Understanding Exclusions

Furthermore, warranty providers exclude certain items from the coverage. For example, the refrigerator may be covered under the plan while the ice maker built into the appliance isn't. Providers rarely cover garage doors and hot tubs in their warranty plans, and these are only a few examples. Read the contract carefully to know the exclusions before signing.

Also read: Five Reasons You Should Go For A Home Warranty

Regular maintenance falls on the homeowner, and a failure to carry out this maintenance could lead to the warranty being voided. For example, the homeowner must regularly change air filters in the HVAC system. If they don't and the unit breaks, the repair or replacement will not be covered. The warranty covers breakdowns resulting from normal wear and tear, not neglect.

Additional Coverage

Homeowners often find they have the option of purchasing additional coverage. For instance, conventional plans often exclude roof leaks, which can be concerning to homeowners. They know how much damage a roof leak can do and want to have it addressed promptly. Many warranty providers allow a homeowner to purchase coverage for roof leaks.

Washing machines and clothes dryers often land on the list of excluded appliances and systems. Ask the warranty provider if additional coverage can be purchased to include these items in the warranty. Doing so helps to reduce the cost of the repair or replacement, often to nothing more than the cost of the service call.

Licensing

Homeowners need to ask about licensing before choosing a home warranty provider. Contact the state department of insurance to learn whether the company is permitted to do business in the state. Certain states don't require home warranty companies to obtain a license. If this is the case where you live, reach out to the Better Business Bureau to learn whether the provider is accredited and what customers have to say about their service.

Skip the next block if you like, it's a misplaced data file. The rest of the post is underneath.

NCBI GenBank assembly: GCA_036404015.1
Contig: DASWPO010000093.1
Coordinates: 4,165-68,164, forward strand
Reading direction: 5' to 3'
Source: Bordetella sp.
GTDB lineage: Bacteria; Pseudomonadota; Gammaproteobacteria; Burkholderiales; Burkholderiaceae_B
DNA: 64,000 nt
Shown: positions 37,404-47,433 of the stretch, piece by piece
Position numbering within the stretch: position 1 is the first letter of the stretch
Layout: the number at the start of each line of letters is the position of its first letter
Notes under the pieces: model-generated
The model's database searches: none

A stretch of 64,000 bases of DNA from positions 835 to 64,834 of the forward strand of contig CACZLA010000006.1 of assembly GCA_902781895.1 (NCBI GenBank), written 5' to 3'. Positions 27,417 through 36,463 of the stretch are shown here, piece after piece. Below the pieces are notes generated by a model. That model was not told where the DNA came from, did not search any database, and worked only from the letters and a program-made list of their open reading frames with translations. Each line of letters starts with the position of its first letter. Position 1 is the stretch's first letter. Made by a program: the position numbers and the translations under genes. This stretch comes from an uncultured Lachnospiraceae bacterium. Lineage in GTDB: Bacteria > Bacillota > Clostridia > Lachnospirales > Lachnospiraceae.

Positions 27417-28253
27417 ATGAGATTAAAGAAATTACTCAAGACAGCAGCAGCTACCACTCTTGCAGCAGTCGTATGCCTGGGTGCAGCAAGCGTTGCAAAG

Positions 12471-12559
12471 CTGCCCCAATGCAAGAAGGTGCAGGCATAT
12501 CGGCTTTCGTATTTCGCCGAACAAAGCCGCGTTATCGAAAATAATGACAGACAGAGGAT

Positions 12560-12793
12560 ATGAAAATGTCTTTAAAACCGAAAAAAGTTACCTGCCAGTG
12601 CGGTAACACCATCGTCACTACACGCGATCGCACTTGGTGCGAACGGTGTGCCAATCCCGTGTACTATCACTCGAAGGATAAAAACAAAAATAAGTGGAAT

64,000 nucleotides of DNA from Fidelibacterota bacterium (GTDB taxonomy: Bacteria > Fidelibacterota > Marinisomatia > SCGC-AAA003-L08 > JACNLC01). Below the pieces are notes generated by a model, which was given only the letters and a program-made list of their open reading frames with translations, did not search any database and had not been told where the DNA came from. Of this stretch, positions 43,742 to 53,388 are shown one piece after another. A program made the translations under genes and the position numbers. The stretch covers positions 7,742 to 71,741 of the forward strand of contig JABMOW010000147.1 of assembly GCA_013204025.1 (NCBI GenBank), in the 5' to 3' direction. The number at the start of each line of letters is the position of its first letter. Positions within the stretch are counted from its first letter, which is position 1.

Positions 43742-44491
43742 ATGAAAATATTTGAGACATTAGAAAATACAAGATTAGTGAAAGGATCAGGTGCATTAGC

Premiums

Never select a warranty provider based solely on the premium. Ask each company you are considering to provide a sample contract. Compare the premium, the limits and exclusion, and the service call fee. Ask if the service call fee or deductible can be raised to lower the premium that the homeowner pays.

Reputation

When selecting a home warranty provider, take their reputation into account. Learn how long they have been in business and read customer reviews to get more information about their customer service and how quickly they respond to a repair request. Find out if the technicians are friendly and respectful of clients when visiting the home, and ask about background checks and drug testing for those who will be asked to perform the repairs. Although the home warranty company works with licensed professionals, they should ensure anyone they send to a client's home is trustworthy.

Homeowners aren't given the option of a service contractor when it comes to the repair. The home warranty provider chooses a professional from their network. However, if a licensed professional from the provider's network isn't available in the area, the homeowner may contact a service provider they are comfortable with and have them come to diagnose the problem. No repairs should be made until this provider has diagnosed the issue and the homeowner has received approval from the warranty company.

Renewals

Renewing the home warranty should be an easy process, one that requires nothing more than alerting the company to the desire to continue the policy and making the appropriate payment. Most companies simply continue the coverage with no interruption as long as the premium payment is made before the date the current coverage ends.

Transferring the Warranty

If the homeowner chooses to sell before the warranty term expires, they may be able to transfer the policy to the new owner. The homeowner needs to know how to complete this process as it differs by the warranty provider. Even if transferring the warranty isn't possible for one or more reasons, sellers should alert potential buyers to the fact they had a warranty on the home. This lets potential buyers know the home has been cared for and necessary repairs were carried out promptly. The warranty adds value to the home in this situation.

If you have been thinking about purchasing a home warranty, don't delay any longer. Homeowners who make this investment find it easier to budget for household repairs. Furthermore, they know they have a network of providers to call on when something goes wrong. The peace of mind they receive is priceless, as they know the repair will be carried out promptly and won't break their budget in the process.

(Disclaimer: This article is sponsored and contains some commercial links)